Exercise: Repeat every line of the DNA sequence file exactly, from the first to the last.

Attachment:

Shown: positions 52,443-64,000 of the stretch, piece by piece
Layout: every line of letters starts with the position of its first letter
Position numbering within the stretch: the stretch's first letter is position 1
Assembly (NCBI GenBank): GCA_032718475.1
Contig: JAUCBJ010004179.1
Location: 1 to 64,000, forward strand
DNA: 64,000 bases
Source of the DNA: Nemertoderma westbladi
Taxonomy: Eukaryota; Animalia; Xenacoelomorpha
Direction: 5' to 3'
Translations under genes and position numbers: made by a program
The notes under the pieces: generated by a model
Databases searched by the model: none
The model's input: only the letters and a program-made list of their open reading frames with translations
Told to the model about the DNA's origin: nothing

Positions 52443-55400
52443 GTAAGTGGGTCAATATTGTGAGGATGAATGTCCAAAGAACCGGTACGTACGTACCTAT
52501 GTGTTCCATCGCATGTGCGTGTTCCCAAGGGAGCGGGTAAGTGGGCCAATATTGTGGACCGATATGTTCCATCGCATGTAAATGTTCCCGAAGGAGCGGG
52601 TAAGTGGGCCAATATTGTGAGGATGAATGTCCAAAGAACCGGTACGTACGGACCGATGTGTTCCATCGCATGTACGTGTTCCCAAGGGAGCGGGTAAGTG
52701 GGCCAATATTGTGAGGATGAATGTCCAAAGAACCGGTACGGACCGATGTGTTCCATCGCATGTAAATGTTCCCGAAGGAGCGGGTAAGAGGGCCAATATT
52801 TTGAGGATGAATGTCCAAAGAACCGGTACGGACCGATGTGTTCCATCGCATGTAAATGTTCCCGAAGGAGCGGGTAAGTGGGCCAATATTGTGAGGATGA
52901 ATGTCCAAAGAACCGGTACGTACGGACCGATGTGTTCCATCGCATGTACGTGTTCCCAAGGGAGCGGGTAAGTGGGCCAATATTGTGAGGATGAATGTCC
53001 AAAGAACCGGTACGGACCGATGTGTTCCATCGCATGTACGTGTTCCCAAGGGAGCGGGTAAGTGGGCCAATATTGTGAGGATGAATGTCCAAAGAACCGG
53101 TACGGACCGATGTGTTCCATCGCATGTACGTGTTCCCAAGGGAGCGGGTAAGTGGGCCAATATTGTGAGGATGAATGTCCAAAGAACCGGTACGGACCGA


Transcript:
Shown: positions 52,443-64,000 of the stretch, piece by piece
Layout: every line of letters starts with the position of its first letter
Position numbering within the stretch: the stretch's first letter is position 1
Assembly (NCBI GenBank): GCA_032718475.1
Contig: JAUCBJ010004179.1
Location: 1 to 64,000, forward strand
DNA: 64,000 bases
Source of the DNA: Nemertoderma westbladi
Taxonomy: Eukaryota; Animalia; Xenacoelomorpha
Direction: 5' to 3'
Translations under genes and position numbers: made by a program
The notes under the pieces: generated by a model
Databases searched by the model: none
The model's input: only the letters and a program-made list of their open reading frames with translations
Told to the model about the DNA's origin: nothing

Positions 52443-55400
52443 GTAAGTGGGTCAATATTGTGAGGATGAATGTCCAAAGAACCGGTACGTACGTACCTAT
52501 GTGTTCCATCGCATGTGCGTGTTCCCAAGGGAGCGGGTAAGTGGGCCAATATTGTGGACCGATATGTTCCATCGCATGTAAATGTTCCCGAAGGAGCGGG
52601 TAAGTGGGCCAATATTGTGAGGATGAATGTCCAAAGAACCGGTACGTACGGACCGATGTGTTCCATCGCATGTACGTGTTCCCAAGGGAGCGGGTAAGTG
52701 GGCCAATATTGTGAGGATGAATGTCCAAAGAACCGGTACGGACCGATGTGTTCCATCGCATGTAAATGTTCCCGAAGGAGCGGGTAAGAGGGCCAATATT
52801 TTGAGGATGAATGTCCAAAGAACCGGTACGGACCGATGTGTTCCATCGCATGTAAATGTTCCCGAAGGAGCGGGTAAGTGGGCCAATATTGTGAGGATGA
52901 ATGTCCAAAGAACCGGTACGTACGGACCGATGTGTTCCATCGCATGTACGTGTTCCCAAGGGAGCGGGTAAGTGGGCCAATATTGTGAGGATGAATGTCC
53001 AAAGAACCGGTACGGACCGATGTGTTCCATCGCATGTACGTGTTCCCAAGGGAGCGGGTAAGTGGGCCAATATTGTGAGGATGAATGTCCAAAGAACCGG
53101 TACGGACCGATGTGTTCCATCGCATGTACGTGTTCCCAAGGGAGCGGGTAAGTGGGCCAATATTGTGAGGATGAATGTCCAAAGAACCGGTACGGACCGA